Obama felt he had no choice. Supporters wave a Turkish national flag during a rally at Bosphorus Bridge in Istanbul on July 21, Supporters of Erdogan turned out to protest a coup attempt that sought to unseat the president the week before. If mistrust and misunderstanding between the United States and Turkey were already at a fever pitch by , they were about to get a whole lot worse.
On July 15, , elements of the Turkish military staged an abortive coup against Erdogan. Turkish F jets taking off from Incirlik trailed the presidential plane after Erdogan narrowly escaped capture at his coastal villa.
Another one bombed the parliament. For agonizing hours, it was unclear whether the generals had ousted Erdogan or not—and when an opportunity arose to publicly back Erdogan as the coup plot unfolded, Washington and other European powers balked. As they hesitated, Russian President Vladimir Putin jumped into the vacuum, becoming one of the first foreign leaders to call Erdogan and denounce the coup attempt. After Erdogan emerged from the botched coup attempt unscathed, he set out on a nationwide campaign of reprisals, firing more than , public servants, arresting more than 40, people, and expanding his presidential powers to root out dissent.
The prospect of joining the EU—even as Turkey bore the brunt of the European refugee crisis amid the Syria conflict—became all but a pipe dream. Many in Turkey believe the United States either played a role in the coup or knew about it in advance—charges that U. Justice Department has refused to bow to Turkish demands to send him to Turkey to face charges, saying Turkey has not produced enough evidence to justify any extradition request. With the surprise election victory of Donald Trump in , prospects of better U.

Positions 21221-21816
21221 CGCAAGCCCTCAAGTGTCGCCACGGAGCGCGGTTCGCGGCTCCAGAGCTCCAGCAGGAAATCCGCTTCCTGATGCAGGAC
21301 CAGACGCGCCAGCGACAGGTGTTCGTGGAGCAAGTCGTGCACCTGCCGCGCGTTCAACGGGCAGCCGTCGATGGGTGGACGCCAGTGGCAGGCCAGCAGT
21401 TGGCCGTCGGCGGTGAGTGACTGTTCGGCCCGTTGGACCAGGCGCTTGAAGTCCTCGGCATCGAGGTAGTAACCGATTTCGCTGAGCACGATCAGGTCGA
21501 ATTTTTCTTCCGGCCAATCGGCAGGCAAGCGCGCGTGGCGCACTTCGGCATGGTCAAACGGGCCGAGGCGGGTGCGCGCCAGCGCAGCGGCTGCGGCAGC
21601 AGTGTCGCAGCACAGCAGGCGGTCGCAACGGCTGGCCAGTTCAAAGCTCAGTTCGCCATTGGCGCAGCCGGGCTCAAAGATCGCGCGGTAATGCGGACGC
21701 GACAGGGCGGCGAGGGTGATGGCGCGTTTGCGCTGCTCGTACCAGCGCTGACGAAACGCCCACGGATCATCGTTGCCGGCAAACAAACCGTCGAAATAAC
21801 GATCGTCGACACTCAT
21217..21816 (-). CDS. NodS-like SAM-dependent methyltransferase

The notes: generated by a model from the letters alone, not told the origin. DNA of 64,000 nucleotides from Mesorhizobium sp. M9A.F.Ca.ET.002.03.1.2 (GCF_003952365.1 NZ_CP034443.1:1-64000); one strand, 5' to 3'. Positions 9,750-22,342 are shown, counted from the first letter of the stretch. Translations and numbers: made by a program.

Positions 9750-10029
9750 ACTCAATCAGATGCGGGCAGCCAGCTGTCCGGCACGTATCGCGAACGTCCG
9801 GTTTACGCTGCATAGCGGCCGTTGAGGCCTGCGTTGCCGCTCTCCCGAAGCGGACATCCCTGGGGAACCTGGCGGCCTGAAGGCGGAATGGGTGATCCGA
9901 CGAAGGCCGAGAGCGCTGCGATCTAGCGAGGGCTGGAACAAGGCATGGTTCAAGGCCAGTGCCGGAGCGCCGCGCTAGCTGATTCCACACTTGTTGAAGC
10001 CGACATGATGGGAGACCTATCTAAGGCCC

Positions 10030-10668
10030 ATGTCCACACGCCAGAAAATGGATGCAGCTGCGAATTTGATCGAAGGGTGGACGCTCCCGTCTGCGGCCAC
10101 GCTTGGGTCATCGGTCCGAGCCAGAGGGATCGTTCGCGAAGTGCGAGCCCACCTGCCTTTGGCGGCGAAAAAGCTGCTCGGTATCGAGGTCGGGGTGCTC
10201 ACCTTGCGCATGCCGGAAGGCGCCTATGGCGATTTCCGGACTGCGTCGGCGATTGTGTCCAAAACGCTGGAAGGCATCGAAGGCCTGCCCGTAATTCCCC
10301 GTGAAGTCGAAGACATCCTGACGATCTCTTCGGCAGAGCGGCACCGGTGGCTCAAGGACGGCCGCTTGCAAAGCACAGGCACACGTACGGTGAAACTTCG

Trump and Erdogan shared a fondness for authoritarianism, a disdain for a free press, and a willingness to reach out to Russia. Flynn even reportedly sought to arrange the extrajudicial extradition of Gulen from the United States—something Turkey had sought in vain for years. Months after the abortive coup, Turkey had detained a U. In , Erdogan sought to swap Brunson for Gulen, whom the since-ousted Flynn had failed to deliver, but the United States refused. Coming amid the continued crackdown on democracy in Turkey in the wake of the coup attempt, the misunderstandings between Erdogan and Trump mirrored the broader breakdown in a relationship that had already gone off the rails in Syria.
Those misunderstandings have been on full display during the crisis over the S Turkey, which had for years sought to acquire U. Eventually, it turned to Russia for arms, hoping to force the United States to reconsider.
But for U. Congress, the State Department, and the Pentagon have all been clear about the consequences of a missile purchase from Russia. So why did Turkey press ahead, regardless? Even this week, the Trump administration went silent for four days before announcing on Wednesday that it would cut out Turkey from the F program as the first response. Beyond geopolitics or animosity toward Washington, Erdogan simply wants to survive should another coup attempt arise.
After facing down U. Naturally, the answer lies with a Russian-made system. Even if Trump manages to soften or delay those, Congress is in no mood to be conciliatory. And Congress could, as it has in recent years regarding Russia, draft tougher, more specific sanctions legislation to close any loopholes the president might exploit. Is the lurch toward Russia a marriage of convenience—or a permanent shift? Keith Johnson is a senior staff writer at Foreign Policy. Robbie Gramer is a diplomacy and national security reporter at Foreign Policy. Sign up for free access to 1 article per month and weekly email updates from expert policy analysts.